Arkansas Wildlife Blog and Gallery
Buffalo National River and NW Arkansas
The medium sized bulls are down in the valley and there has been a herd for the last few days just north of the Boxley Mill Pond in the mornings. These are not the biggest animals and none are likely to control a herd of cows, they just aren't big enough. I have only seen one bull in the valley so far that was ready for "prime time" in the rut, and I think he is still not quite there. The real big boys are staying away.

Last year I saw one of the young bulls lose his herd of about 30 cows by just herding them past one of the big bulls. His herd was migrating to the north in the second to the last field before the Buffalo River. He made the mistake of leading them past a much smaller herd, about 10, led by one of the big dogs. Once he realized his mistake, it was over. The big bull asserted himself with his call and just took his cows. I will never forget the helplessness of the smaller bull. He was totally out of luck. There was not even a fight, just what I call a "walk off". Final score 6x6 bull 40, 5x5 bull 0. 

Walk Offs
Stage one of a bull fight is generally the two bulls sizing each other up. They walk or run along beside each other. In these big bull, small bull skirmishes, if one is seriously outgunned by size and antlers, there is seldom a stage two. The big guy will just displace the smaller bull. That is what happened. I guess this is nature's way of protecting the species. It's not all the blood and guts that people imagine. A lot of that naked aggression and fight to the death is just human projection. Dominance is asserted by "shows" as well as fights.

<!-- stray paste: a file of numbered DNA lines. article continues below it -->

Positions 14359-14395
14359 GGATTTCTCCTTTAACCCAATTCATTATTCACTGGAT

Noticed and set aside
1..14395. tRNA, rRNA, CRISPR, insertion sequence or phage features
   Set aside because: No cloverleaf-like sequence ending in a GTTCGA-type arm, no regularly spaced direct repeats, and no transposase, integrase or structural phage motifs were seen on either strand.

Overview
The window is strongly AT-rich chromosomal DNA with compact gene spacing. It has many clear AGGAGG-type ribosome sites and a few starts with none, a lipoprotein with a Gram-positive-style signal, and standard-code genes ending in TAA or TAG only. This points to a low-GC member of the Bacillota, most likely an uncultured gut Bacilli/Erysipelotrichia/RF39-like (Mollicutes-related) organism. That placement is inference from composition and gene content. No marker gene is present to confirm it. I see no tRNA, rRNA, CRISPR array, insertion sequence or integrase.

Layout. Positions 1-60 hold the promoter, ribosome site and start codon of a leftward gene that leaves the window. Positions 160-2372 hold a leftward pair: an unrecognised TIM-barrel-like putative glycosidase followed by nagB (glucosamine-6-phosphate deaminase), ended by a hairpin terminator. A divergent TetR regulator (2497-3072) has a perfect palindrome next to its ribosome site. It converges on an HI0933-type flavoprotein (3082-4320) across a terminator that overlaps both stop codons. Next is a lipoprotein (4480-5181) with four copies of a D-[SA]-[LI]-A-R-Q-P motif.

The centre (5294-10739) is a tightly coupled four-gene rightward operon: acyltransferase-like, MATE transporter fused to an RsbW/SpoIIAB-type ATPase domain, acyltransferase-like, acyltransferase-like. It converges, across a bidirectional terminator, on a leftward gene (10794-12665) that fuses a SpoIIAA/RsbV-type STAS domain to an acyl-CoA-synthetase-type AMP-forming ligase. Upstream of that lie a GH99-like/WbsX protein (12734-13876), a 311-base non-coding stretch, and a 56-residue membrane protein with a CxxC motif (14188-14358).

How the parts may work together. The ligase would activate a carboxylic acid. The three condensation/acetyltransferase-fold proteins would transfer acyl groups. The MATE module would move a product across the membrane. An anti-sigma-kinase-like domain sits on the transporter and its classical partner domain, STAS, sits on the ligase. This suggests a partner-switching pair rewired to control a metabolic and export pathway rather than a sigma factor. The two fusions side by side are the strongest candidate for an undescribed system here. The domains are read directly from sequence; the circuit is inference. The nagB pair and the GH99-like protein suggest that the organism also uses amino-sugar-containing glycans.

The picture to the right is of a bull that has started rubbing off his velvet, or, he has lost some in some sparring. It doesn't matter which, it is a sign that the unfolding of the rut is proceeding.

I observed the bulls starting to show sparring behavior. It is just the earliest evidence, not full fledged sparring. Sometimes when a couple of them are accidentally facing, they drop their heads and move toward one another, and just kind of tap a little. No pushing, just gestures mostly. This is one of the things that fascinates me about nature, there are no bright lines, usually change is quite gradual and the buildup to the rut is like that. You see the instinct to fight begin to emerge.

I haven't heard any bugling yet. Hearing the elk bugle is magical and worthwhile if you never get a picture. I remember holding Mandy as we stood under the stars near the last gate down by the Ponca low water bridge. As dusk gave way to darkness, we could hear the bulls moving up the Buffalo River bugling at one another. That experience was one reason we moved here, one among many. This is a slice of paradise.
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Note the peeling velvet on the antlers. This picture is a crop and full sized. This is a 5x6 bull and still a bit small to dominate, but he might compete. I doubt he can hold on to a herd after big bulls arrive.
The Unfolding Elk Rut